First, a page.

US airman dies after setting himself on fire outside Israeli embassy, in apparent Gaza protest

US airman dies after setting himself on fire outside Israeli embassy, in apparent Gaza protest


Senior Airman Aaron Bushnell, 25, set himself on fire after calling Gaza war "genocide"

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WASHINGTON (Reuters) – A US Air Force airman who set himself on fire outside the Israeli Embassy in Washington in an apparent act of protest against the war in Gaza has died, the military and local police said on Monday.

Senior Airman Aaron Bushnell, 25, a cyber defense operations specialist with the 531st Intelligence Support Squadron, died from injuries sustained in the incident, the Air Force said in a statement.

"When a tragedy like this occurs, every member of the Air Force feels it," US Air Force Colonel Celina Noyes said in the statement. "We extend our deepest sympathies to the family and friends of Senior Airman Bushnell. Our thoughts and prayers are with them, and we ask that you respect their privacy during this difficult time."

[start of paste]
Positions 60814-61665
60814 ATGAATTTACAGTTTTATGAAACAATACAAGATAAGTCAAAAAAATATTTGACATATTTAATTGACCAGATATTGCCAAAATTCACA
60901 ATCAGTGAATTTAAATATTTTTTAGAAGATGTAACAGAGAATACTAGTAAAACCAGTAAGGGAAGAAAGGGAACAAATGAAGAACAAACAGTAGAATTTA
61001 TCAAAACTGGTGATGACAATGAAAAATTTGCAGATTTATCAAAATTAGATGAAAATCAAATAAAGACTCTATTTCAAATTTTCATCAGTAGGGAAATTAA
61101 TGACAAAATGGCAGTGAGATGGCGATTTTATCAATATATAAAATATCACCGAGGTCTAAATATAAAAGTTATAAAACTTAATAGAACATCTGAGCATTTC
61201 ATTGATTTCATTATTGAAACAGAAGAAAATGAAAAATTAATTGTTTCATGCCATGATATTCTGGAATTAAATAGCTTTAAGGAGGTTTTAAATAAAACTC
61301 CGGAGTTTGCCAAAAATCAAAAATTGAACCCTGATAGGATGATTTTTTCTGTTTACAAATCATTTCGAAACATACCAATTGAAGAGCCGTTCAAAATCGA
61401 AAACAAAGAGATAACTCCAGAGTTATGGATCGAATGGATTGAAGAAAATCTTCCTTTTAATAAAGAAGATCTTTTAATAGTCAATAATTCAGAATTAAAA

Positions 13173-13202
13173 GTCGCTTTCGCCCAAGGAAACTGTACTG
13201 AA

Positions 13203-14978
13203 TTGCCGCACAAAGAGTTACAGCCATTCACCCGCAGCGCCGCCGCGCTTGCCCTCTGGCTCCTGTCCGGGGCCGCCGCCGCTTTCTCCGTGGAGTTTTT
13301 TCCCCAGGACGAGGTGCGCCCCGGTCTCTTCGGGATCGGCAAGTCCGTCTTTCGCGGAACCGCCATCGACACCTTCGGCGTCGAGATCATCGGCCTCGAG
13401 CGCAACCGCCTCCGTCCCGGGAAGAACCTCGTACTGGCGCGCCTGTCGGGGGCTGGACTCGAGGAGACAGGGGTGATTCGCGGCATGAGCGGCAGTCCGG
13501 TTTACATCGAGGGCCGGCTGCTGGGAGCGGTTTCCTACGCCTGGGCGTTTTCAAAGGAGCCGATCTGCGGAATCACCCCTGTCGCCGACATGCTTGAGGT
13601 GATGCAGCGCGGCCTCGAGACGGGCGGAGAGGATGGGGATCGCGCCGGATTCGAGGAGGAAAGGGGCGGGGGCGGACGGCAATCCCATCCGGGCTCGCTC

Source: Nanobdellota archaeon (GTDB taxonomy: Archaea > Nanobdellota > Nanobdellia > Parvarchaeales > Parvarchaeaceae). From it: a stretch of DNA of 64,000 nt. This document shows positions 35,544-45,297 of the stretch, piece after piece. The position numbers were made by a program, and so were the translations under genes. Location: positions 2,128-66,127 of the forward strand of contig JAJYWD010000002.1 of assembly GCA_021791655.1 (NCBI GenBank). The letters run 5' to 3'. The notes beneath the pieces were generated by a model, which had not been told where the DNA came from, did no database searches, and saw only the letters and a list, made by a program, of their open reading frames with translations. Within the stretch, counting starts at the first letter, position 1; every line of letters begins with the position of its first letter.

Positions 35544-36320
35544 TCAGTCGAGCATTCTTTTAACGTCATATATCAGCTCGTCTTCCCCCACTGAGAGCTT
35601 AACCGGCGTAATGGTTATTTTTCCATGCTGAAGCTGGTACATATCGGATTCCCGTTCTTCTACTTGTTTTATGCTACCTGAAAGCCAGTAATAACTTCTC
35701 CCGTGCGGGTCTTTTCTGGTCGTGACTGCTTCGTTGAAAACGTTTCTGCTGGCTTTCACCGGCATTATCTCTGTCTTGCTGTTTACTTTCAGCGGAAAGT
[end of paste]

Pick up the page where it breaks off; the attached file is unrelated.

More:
Officer Lee Lepe, a spokesperson for the District of Columbia Metropolitan Police Department, confirmed the death.

The Pentagon said the death was a "tragic event" and that US Defense Secretary Lloyd Austin was following the situation.

Bushnell was initially hospitalized in critical condition after US Secret Service officers put out the flames on Sunday, D.C. Fire and EMS said earlier. Bushnell, wearing military fatigues, broadcast the incident live over the internet.

"I will no longer be complicit in genocide," the man said before dousing himself in a clear liquid and setting himself on fire, screaming "Free Palestine," according to a video seen by Reuters.

"We express our heartfelt condolences and full solidarity with the family and friends of the American pilot Aaron Bushnell, who immortalized his name as a defender of human values and the plight of the Palestinian people, who are oppressed by the American administration and its unjust policies," Hamas said in a post on Telegram Messenger.

The incident comes amid ongoing pro-Palestinian and pro-Israeli protests in the United States following the Oct. 7 attack on Israel by Hamas that killed 1,200 Israelis and seized 253 hostages in a cross-border attack.

Israeli forces then launched a military campaign against the Palestinian Islamist group that rules Gaza, destroying much of the coastal enclave, with nearly 30,000 people confirmed killed, according to Palestinian health officials.

Israel's embassies have drawn continued protest against the war. In December, a woman protesting the war set herself on fire outside the Israeli Consulate in Atlanta.